Effects of prolonged mitosis on neural stem cells in vivo during development
Microcephaly patients are born with a brain size >3 standard deviations below normal and have mild to severe cognitive deficits. 12 microcephaly-linked genes identified in human genetics studies encode microtubule/centrosome-associated proteins and mutations in these genes are strongly tied to disrupted mitotic processes in neural stem cells during cortical development. Yet, how perturbed neural stem cell mitosis kinetics affects cell fate following neural stem cell division is not well understood. Our lab recently discovered prolonging mitosis of mouse neural progenitors, either ex vivo or in vitro, alters fate decisions forcing early increased neurogenic divisions at the expense of maintaining the stem cell pool. Yet, the consequences of prolonged mitosis in vivo, and directly in human stem cells, remain unexplored. Additionally, how prolonged mitosis mechanistically affects cell stress response and cell fate decisions during development is not well-studied.
Through in vivo pharmacological approaches, and in vitro culture of human neural progenitors, I provide evidence that prolonged mitosis in vivo directly alters cell fate, and that this consequence of prolonged mitosis is conserved from mice to humans. I find prolonged mitosis of neural stem cells in vivo results in increased phosphorylation of H2AX in mitosis, and increased pATR in a subset of newborn cells. P53 is then activated in a subset of daughter cells and upregulates downstream target genes. Within approximately the first cell cycle, prolonged mitosis results in an increase in neurogenic fates in the daughter cell population at the expense of progenitor renewal. Conditional loss of P53 rescues these effects on cell fate, while loss of BAX does not. Additionally, I find that time to cell death occurs on a log-normal distribution within the population. These experiments suggest that identifying the factors sensitive to prolonged prometaphase/mitosis arrest that transduce P53 activating signals is critical for our understanding of microcephaly etiologies. Together, data presented in this thesis suggest prolonged mitosis directly alters cell fate in vivo during cortical development and in human neural stem cells, that response to prolonged mitosis is relatively specific, involving P53 signaling, and that prolonged mitosis is a main contributing factor to microcephaly as a result of mitotic gene disruption.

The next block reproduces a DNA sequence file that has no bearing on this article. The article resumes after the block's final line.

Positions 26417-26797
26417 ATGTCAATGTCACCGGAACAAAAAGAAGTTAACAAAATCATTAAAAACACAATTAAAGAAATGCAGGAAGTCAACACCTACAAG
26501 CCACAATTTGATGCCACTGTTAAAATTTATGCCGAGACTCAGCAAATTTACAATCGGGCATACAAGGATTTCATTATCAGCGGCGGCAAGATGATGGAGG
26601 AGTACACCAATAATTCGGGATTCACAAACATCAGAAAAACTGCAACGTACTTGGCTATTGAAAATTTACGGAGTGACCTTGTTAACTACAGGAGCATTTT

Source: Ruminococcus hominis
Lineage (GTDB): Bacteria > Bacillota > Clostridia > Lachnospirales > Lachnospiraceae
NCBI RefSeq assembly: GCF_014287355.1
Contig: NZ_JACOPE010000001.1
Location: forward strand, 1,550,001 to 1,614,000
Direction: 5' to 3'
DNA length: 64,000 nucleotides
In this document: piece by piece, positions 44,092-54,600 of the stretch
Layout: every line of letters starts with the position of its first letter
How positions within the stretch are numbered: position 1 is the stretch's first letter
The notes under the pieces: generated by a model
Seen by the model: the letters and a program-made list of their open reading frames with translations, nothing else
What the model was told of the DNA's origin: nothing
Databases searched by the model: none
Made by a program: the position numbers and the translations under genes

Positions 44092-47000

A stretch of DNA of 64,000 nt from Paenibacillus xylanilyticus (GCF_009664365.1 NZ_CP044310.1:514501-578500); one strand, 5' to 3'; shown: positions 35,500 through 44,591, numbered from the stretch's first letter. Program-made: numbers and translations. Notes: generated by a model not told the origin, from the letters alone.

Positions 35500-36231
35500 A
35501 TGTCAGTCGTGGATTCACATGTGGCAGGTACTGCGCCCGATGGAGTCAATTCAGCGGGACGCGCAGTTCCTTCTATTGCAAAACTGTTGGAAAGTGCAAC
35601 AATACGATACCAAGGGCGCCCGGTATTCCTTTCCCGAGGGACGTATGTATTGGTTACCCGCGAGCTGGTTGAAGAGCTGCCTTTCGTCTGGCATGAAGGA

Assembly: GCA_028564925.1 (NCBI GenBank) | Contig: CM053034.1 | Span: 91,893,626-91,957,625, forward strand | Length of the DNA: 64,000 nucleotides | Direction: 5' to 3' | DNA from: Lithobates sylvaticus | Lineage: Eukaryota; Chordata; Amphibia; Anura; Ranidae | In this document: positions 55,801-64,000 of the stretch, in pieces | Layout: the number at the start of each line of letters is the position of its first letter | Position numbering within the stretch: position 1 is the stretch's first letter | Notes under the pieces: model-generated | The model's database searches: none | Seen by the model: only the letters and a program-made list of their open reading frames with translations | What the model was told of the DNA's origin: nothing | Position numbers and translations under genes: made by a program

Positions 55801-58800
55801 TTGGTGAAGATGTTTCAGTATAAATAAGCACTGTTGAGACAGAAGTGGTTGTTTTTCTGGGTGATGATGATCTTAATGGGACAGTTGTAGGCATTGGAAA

This work is licensed under a Creative Commons Attribution-Noncommercial-No Derivative Works 3.0 United States License.
Rights for Collection: Duke Dissertations
Works are deposited here by their authors, and represent their research and opinions, not that of Duke University. Some materials and descriptions may include offensive content. More info